And that's fine, because you are dealing with the individual disruption. The same way you'd deal with a player disrupting the table in any other way.


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Jessex, Very well, but make sure that you can prove that you own all of your material. My area has decided to really crack down on this and I know that if I were to ever run in another zone I would be concerned about this. Especially for someone using HL.

Liberty's Edge 5/5

Pathfinder Adventure Path Subscriber
Jack Brown wrote:

I have no problem with using hero lab, as long as you use it correctly. I am sure that all of us that use it have forgotten to turn a bonus off, or other adjustment.

That being said I always have an up to date physical copy of my character with me, per the rules. While we cannot kick someone off, technically, for using just for using Hero Lab (other situations not withstanding), the player still has to have an up to date printed copy! And should still always be able to explain his or her bonuses.

Agreed. But I've had several instances of people with just paper who forget to not apply no longer available bonuses. That mistake is not inherent to Hero Labs. To be fair though, I've had at least the times as many times where paper people have trouble remembering to add a bonus.

Liberty's Edge 5/5

Pathfinder Adventure Path Subscriber
Eryx_UK wrote:
Jessex wrote:


I use HL all the time. I will not play much beyond a first level character without it. I'm not going to try and keep a half dozen conditions, buffs, debuffs etc. straight without it. I am also very anal and make very sure that HL does things correctly, I've reported many bugs to them. I always have a physical character sheet along with my chronicle sheets and ITS.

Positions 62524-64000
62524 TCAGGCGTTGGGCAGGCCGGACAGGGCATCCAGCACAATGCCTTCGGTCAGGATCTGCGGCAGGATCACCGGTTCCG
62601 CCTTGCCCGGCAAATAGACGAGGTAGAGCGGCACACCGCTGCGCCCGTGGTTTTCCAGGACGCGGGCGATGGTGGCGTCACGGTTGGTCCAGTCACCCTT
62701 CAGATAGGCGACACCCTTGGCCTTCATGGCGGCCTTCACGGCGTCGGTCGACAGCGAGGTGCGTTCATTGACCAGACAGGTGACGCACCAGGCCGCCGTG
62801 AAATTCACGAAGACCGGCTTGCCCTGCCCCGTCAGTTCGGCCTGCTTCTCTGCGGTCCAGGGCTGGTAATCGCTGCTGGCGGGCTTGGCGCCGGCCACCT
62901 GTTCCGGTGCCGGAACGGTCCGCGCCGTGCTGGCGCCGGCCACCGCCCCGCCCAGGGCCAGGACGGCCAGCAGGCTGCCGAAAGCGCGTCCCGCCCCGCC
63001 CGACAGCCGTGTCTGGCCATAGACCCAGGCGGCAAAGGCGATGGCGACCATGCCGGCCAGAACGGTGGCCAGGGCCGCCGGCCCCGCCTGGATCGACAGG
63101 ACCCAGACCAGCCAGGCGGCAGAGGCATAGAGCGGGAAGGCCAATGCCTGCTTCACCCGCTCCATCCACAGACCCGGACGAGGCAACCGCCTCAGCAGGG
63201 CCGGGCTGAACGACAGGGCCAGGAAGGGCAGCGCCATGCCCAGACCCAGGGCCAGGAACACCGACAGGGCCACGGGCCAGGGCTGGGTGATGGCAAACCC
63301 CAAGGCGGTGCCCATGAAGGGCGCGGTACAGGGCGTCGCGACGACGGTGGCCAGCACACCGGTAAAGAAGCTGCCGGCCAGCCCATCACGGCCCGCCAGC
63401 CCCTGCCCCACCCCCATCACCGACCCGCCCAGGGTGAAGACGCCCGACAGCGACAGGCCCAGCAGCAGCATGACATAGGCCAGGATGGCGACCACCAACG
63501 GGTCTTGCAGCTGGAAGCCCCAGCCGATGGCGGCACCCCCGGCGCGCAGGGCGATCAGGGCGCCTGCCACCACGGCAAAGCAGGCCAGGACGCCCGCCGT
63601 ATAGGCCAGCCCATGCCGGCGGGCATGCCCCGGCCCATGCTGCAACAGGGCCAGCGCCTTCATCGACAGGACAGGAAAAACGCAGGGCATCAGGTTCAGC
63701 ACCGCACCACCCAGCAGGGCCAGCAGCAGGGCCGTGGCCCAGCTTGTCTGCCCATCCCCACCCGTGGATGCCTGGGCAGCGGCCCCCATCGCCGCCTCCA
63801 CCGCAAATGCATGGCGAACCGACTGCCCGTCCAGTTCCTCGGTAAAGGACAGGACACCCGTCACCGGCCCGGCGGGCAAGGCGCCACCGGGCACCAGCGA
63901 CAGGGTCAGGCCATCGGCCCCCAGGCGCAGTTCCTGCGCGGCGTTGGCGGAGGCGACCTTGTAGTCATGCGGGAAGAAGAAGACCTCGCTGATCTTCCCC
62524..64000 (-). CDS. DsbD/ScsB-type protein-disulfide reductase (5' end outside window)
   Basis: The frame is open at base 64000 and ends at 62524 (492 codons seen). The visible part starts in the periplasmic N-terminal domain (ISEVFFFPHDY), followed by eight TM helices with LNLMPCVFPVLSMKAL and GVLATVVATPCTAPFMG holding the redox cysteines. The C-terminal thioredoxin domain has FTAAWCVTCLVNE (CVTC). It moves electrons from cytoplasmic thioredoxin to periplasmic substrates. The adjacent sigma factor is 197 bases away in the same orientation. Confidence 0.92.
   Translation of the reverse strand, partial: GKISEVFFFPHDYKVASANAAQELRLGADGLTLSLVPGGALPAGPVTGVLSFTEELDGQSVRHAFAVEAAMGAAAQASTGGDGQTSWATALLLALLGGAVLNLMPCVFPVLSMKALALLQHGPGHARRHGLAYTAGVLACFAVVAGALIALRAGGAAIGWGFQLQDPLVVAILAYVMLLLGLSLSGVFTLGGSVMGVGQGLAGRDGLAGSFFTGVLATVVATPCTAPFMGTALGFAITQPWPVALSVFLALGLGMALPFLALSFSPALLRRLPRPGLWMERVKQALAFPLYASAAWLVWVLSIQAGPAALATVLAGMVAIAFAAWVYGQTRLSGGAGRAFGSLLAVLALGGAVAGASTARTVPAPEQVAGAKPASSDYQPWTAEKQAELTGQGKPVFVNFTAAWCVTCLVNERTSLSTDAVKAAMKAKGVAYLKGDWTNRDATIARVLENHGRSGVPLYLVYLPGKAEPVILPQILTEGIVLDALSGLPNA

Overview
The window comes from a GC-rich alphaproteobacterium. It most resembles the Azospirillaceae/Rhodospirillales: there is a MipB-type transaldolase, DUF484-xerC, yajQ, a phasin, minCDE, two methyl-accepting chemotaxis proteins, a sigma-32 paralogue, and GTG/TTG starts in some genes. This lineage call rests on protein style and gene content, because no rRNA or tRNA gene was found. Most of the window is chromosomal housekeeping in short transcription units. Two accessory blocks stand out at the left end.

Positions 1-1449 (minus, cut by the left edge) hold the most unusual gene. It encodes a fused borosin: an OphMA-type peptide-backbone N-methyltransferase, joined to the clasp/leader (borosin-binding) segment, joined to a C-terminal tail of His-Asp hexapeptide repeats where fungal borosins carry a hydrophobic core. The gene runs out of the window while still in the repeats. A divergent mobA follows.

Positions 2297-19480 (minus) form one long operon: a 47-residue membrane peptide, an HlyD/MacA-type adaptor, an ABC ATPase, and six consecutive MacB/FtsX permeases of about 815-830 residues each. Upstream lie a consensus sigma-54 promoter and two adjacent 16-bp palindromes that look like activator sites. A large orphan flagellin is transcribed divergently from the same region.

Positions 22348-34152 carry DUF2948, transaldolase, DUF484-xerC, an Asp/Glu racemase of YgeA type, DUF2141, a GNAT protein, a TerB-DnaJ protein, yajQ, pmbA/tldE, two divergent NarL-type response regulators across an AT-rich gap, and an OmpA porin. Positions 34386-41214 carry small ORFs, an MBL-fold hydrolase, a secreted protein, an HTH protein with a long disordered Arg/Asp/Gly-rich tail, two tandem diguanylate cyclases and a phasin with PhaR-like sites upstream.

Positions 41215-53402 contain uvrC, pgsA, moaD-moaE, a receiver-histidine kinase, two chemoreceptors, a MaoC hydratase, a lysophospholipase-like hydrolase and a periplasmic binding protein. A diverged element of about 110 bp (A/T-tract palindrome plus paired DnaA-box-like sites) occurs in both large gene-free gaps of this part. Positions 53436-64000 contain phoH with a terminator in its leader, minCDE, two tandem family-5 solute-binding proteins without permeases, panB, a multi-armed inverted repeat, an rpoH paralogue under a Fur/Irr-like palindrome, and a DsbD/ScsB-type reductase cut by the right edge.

I'm the same. I cannot keep track of everything accurately on paper with Pathfinder. I need Herolab on my notebook if I'm going to play a character past a certain point.

Not to mention classes like the brawler or medium. Or anyone who buffs a lot.


Andrew Christian wrote:
Eryx_UK wrote:
Jessex wrote:


I use HL all the time. I will not play much beyond a first level character without it. I'm not going to try and keep a half dozen conditions, buffs, debuffs etc. straight without it. I am also very anal and make very sure that HL does things correctly, I've reported many bugs to them. I always have a physical character sheet along with my chronicle sheets and ITS.
I'm the same. I cannot keep track of everything accurately on paper with Pathfinder. I need Herolab on my notebook if I'm going to play a character past a certain point.
Not to mention classes like the brawler or medium. Or anyone who buffs a lot.

Tell me about it. In an infrequent Emerald Spire game I GM one player has a Brawler and if it wasn't for Herolab on the players laptop he wouldn't be able to play it properly.

Grand Lodge

Andrew Christian wrote:

Let's put this another way.

Hero Lab is a legal option in PFS. Electronics are legal in PFS. You don't have the right to outright ban these options anymore than you have the right to ban slumber witches or gunslingers or any other option you hate.

It doesn't matter what your past experience. The player needs to prove disruptive at the table for any action to be taken.

If you are disallowing Hero Labs at your PFS tables for no other reason than you personally don't like it, then you are wrong.

+1

If you want to see my character and want a paper copy instead? Sure thing. If youre going to boot me cause I want to run my character off my ipad instead of off the paper sheet, then Im sure I can find another table to play at.

4/5 Venture-Agent, Minnesota—St. Louis Park aka BretI

Cracking down on source material is now easier with HeroLab. They now have a way to show what sources a character is drawing from.

With the iPad version, you go to the Journal and hit the stack of book icon.

You still need them to show you the books, but at least you know what items are coming from where.

5/5 ⦵⦵⦵

Most conventions also have printers either at geek HQ or at the hotels office center. You should be able to print from there if it comes up.

I would just print out a copy, fold it into fours and put it in your wallet. It beats trying to scribble something onto two ply during the mission briefing.